The second day also saw me rise before the alarm went off and bolt for the racetrack. Post attendance, we assembled in the classroom, all prim and proper. The day began with instructions on how to pick out reference points. Reference points help you make friends with a corner. Once you have picked out at least three (turn point, apex, and exit), you have to ensure that you look from one to the other progressively and not flick your eyes from one to the next. Popularly known as the “lazy eyes” technique, it enables you to map out your line visually.
For the second drill, we were asked to explore the width of the road by riding on one side of the track for a lap and then on the other side for the following lap. I kept to both extremes of the track for a couple of laps, sometimes riding on the bumpy kerbs. When I resumed normal riding for the third lap, there was a noticeable difference in my perception of the track.
From there, it was a smooth transition into the “Three Step” drill, an evolution of the final drill from the previous day. We were briefed about different corners and scenarios and how to adjust our vision for each one. Once past this milestone, we were taught the skill of “Wide View”, an absolute must for both road and track riding. Target fixation and narrow vision are two of the main reasons why people crash. With a wider view, the rider gets more time to react to a situation and this results in smoother, more composed movements on the motorcycle.
Having taught us all there was to the vision aspect of motorcycle handling, it was time to head into the first machine-handling drill, the “Pick Up”. The idea behind the exercise is simple: you get maximum power to the ground when your rear wheel is upright as compared to when it is leaned over. Furthermore, it is much safer to wring the throttle when your rear tyre has a larger contact patch.
The last day of school focused on the finer techniques of machine handling. Post a quick revision of the previous days’ drills, we were introduced to “Hook Turns”. To execute the hook turn, you have to drop your elbow and head close to the handlebar and send weight forward. This helps to tighten your line through a corner. Initially, I was sceptical, for I believed I would lose the front if I put my weight on it, but when I tried it during the track session, I was pleasantly surprised that this trick worked. The next drill was about how to steer the motorcycle while entering high-speed corners. We were shown how having the arms parallel to the tank offered more leverage than grabbing the bars at an angle. A firm push on the inside bar and then relaxing both arms while opening the throttle smoothly saw me power out of corners faster than before. Code’s tip on using the outside foot-peg to exert pressure on the tank worked for me and I was more stable on the motorcycle while cornering.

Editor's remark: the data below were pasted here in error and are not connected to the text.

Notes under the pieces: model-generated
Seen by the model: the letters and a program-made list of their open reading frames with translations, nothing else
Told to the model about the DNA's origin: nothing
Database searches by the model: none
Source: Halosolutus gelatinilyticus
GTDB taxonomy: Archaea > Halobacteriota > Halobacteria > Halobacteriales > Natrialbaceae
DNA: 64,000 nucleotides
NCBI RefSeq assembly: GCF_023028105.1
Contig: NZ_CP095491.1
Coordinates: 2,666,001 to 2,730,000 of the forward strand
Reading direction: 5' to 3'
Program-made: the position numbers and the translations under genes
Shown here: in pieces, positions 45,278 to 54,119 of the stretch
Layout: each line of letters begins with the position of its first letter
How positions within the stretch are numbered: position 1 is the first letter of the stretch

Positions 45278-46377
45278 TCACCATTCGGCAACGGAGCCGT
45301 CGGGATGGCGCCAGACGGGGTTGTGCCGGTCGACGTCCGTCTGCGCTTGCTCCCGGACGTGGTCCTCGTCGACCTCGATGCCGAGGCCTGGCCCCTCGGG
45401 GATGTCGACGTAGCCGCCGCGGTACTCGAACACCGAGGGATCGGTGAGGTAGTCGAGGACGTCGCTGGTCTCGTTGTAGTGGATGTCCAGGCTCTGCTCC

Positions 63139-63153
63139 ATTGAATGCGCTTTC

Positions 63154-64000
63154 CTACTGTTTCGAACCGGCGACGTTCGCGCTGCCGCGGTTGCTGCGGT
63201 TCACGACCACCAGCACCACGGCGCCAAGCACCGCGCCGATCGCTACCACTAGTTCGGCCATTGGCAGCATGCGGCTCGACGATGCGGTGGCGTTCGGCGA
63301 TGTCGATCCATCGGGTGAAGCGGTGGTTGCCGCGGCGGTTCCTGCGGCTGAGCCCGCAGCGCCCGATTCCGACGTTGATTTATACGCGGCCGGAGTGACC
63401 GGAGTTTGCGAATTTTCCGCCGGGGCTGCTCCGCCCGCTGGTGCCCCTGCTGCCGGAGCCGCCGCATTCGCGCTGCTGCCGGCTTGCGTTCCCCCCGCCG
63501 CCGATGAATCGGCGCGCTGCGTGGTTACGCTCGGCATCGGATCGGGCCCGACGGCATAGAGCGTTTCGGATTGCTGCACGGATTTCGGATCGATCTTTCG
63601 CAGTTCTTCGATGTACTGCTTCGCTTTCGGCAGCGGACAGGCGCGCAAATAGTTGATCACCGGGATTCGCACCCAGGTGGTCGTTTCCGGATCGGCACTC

The next couple of drills were fun and required a lot of focus. The “Knee to Knee” and “Hip Flick” helped me get rid of any instability I had on the motorcycle previously. For the last session of the school, we were taught how to determine good “Attack Angles”. Taking the example of the turn points drill we had done earlier that weekend, Code showed us how to approach a turn point in order to get the fastest line out of the corner. Eager to practise this new counsel, I headed out on to the track. After a couple of failed attempts, I slowed down and did the drill patiently, implementing everything they had taught me over the past three days. Soon enough, there was a noticeable difference in my riding. My coach, who usually appreciated my effort with a thumbs-up signal, overtook me and burst into a volley of air punches and under the helmet I was beaming. Soon he disappeared from view, leaving me to enjoy the last few laps. I practised and perfected everything I had learned; gaining more confidence with each corner.
For all you riders and motorcycle enthusiasts, if you want to learn and hone your riding skills safely, this is the place to be. As for me, I have moved this to the top of my list of favourite schools.